When their mother catches their father with another woman, twelve year-old Blessing and her fourteen-year-old brother, Ezikiel, are forced to leave their comfortable home in Lagos for a village in the Niger Delta, to live with their mother's family. Without running water or electricity, Warri is at first a nightmare for Blessing. Her mother is gone all day and works suspiciously late into the night to pay the children's school fees. Her brother, once a promising student, seems to be falling increasingly under the influence of the local group of violent teenage boys calling themselves Freedom Fighters. Her grandfather, a kind if misguided man, is trying on Islam as his new religion of choice, and is even considering the possibility of bringing in a second wife.
But Blessing's grandmother, wise and practical, soon becomes a beloved mentor, teaching Blessing the ways of the midwife in rural Nigeria. Blessing is exposed to the horrors of genital mutilation and the devastation wrought on the environment by British and American oil companies. As Warri comes to feel like home, Blessing becomes increasingly aware of the threats to its safety, both from its unshakable but dangerous traditions and the relentless carelessness of the modern world. Tiny Sunbirds, Far Away is the witty and beautifully written story of one family's attempt to survive a new life they could never have imagined, struggling to find a deeper sense of identity along the way.
Twelve-year-old Blessing lives with her mother, father, and 14-year-old brother, Ezikiel in a lovely home a Lagos. Blessing’s mom works at the Royal Imperial Hotel and her father is an accountant. One afternoon Mom arrives home from work early and catches Blessings father in bed with another woman. Dad packs his bags and goes to live with this other woman. Shortly after, Mom loses her job at the hotel because they only employ “married” women and the hotel now considers her status as “single” so lets her go. Now her husband has stopped paying the rent on their apartment so they are being evicted and must move to Blessing’s grandfather’s home in the Niger Delta in a small village called Warri.
Upon their arrival, Blessing is disappointed to discover that they have no electricity, no running water, and no inside toilets. When she sees where outside she is forced to attend to her bathroom needs she is literally sick to her stomach. This is going to get some getting used too.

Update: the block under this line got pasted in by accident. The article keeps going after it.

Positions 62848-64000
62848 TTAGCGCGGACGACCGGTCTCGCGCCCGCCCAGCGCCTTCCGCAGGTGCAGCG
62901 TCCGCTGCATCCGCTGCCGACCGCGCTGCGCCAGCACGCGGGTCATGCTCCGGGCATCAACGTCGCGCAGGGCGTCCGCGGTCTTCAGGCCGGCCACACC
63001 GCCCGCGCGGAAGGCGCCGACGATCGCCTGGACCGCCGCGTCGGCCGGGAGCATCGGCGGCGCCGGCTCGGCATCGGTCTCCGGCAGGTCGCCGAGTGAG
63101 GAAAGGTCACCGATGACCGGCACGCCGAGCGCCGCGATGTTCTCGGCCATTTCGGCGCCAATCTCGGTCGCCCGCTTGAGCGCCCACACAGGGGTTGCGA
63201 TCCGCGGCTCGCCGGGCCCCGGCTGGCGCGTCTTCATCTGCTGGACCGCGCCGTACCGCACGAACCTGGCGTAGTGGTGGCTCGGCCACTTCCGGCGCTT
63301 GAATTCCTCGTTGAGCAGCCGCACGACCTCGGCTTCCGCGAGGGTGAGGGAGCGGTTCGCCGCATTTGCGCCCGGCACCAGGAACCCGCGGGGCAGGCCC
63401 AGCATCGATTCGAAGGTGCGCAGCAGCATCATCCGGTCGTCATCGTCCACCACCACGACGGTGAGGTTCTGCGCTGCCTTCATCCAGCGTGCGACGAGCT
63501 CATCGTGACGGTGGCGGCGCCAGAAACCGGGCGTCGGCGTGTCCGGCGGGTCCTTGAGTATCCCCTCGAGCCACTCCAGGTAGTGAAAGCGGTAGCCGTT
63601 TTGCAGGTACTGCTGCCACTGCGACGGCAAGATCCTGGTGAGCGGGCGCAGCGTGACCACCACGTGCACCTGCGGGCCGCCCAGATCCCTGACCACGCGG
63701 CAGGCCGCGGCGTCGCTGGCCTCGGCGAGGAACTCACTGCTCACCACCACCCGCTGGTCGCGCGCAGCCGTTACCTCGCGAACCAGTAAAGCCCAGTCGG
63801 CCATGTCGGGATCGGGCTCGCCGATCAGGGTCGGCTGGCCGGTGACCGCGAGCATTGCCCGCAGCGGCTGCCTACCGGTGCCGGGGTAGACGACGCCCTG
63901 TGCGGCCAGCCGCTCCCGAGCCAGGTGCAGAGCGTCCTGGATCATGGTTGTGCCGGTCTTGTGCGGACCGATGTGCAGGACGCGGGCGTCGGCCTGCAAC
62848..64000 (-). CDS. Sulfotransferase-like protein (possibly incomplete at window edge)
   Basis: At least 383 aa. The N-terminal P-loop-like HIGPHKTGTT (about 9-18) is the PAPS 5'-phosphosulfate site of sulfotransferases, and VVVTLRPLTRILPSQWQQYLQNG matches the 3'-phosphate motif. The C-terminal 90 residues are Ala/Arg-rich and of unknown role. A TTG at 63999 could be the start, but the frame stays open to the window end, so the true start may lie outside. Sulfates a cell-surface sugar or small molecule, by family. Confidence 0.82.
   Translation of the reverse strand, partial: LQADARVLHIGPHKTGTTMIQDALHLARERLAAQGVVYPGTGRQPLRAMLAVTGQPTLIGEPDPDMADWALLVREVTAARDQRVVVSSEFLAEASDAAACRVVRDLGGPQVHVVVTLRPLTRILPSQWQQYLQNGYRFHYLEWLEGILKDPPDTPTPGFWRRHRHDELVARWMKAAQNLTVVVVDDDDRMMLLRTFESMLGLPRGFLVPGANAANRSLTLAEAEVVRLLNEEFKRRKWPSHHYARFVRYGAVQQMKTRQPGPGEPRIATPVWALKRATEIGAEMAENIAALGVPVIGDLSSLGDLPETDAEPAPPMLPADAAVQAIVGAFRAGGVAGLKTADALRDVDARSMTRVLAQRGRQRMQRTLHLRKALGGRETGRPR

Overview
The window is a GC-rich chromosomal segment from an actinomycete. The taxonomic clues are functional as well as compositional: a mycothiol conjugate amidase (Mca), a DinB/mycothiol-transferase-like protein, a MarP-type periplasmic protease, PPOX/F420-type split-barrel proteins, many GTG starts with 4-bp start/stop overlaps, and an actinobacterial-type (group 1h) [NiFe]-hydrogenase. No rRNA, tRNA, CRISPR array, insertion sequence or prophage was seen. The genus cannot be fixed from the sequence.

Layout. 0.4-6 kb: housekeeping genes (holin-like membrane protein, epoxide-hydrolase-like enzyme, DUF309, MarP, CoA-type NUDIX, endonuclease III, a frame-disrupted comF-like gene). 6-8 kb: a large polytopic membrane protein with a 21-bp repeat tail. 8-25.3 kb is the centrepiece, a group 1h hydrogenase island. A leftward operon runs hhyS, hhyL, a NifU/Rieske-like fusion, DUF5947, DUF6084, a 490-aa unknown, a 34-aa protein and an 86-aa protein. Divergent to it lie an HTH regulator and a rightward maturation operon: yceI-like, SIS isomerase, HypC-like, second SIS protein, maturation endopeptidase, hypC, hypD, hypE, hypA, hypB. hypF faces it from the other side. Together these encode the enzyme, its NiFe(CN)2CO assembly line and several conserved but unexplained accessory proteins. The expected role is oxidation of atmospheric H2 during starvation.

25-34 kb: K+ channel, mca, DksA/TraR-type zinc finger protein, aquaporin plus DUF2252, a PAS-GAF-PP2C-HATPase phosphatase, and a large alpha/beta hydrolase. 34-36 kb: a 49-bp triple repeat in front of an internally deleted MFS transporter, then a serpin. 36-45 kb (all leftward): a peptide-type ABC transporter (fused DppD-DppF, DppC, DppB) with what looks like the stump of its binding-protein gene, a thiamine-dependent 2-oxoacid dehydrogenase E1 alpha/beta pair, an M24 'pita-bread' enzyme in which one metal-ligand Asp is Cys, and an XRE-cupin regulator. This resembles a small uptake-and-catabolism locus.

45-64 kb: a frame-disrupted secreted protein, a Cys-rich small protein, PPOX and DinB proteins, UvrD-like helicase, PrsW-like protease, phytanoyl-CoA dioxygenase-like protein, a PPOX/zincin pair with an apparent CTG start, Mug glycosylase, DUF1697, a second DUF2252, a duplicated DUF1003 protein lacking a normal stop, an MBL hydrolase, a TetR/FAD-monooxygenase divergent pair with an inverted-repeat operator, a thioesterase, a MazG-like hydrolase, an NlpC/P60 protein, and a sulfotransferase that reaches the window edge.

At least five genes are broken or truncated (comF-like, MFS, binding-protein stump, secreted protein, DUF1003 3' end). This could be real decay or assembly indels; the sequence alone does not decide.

Blessing even thought that Warri smelled differently than other place she had been. She said: “The air smelled like a book unopened for a very long time, and smoky, as though the ground had been on fire.”
Blessings grandmother is a sweet woman but isn’t afraid to speak her mind and her grandfather, Alhaji is a strange man. After a few days of settling in it’s time for Blessing and Ezikiel to begin attending their new school. What a total disappointment this turns out to be for both of them. The school is dirty, the girls bathroom has 7 holes in the floor with no doors or partitions for privacy and one must ‘squat’ over the hole showing their private parts to whomever happens to be in the bathroom at the time; there is no toilet paper, no sink, no taps, and no soap; the place is just utterly disgusting.
Ezikiel is a smart boy who continues on with his academic studies at the school but grandpa Alhaji doesn’t believe Blessing needs to continue attending school as grandma is going to teach her the way of a midwife so she can follow in her footsteps. Blessing is totally excited at this prospect and within a short amount of time she attends 6 births and is well on her way to understanding what is required to help birth a baby. Things seems to be going well for the family until Ezikiel becomes less interested in his studies and is falling under the influence of a group of violent boys who call themselves the Freedom Fighters. Add to that the fact that Mom seems to be working until late into the evenings, the once happy family is coming apart at the seams.
This was a great story and I was totally involved with the characters. Christie Watson, in her epilogue at the end of the story tells us that: “The Niger Delta, known as “the Big Heart” is home to proud people, with good reason. It is a beautiful land, with extraordinary wildlife, an amazing landscape, bustling cosmopolitan towns, and peaceful villages. Port Harcourt and Warri are fast becoming centers of cultural importance, with thriving arts and literature scenes, an abundance of restaurants, and independent theater groups. The Niger Delta is a place of laughter, music, and diversity.
But the majority of people who live in the Niger Delta survive on LESS than one dollar a day! They enjoy none of the enormous wealth generated by the oil rich land. Many people of the Delta have no access to schools, health care, or clean water. They live with the effects of the environmental devastation caused by the continued gas flaring and frequent ecological accidents, which have amounted to more than one and a half million tons of spilled oil.”
What a sad reality for the people of the Delta, so rich in so many ways, but so poor in others. I would highly recommend this book for everyone.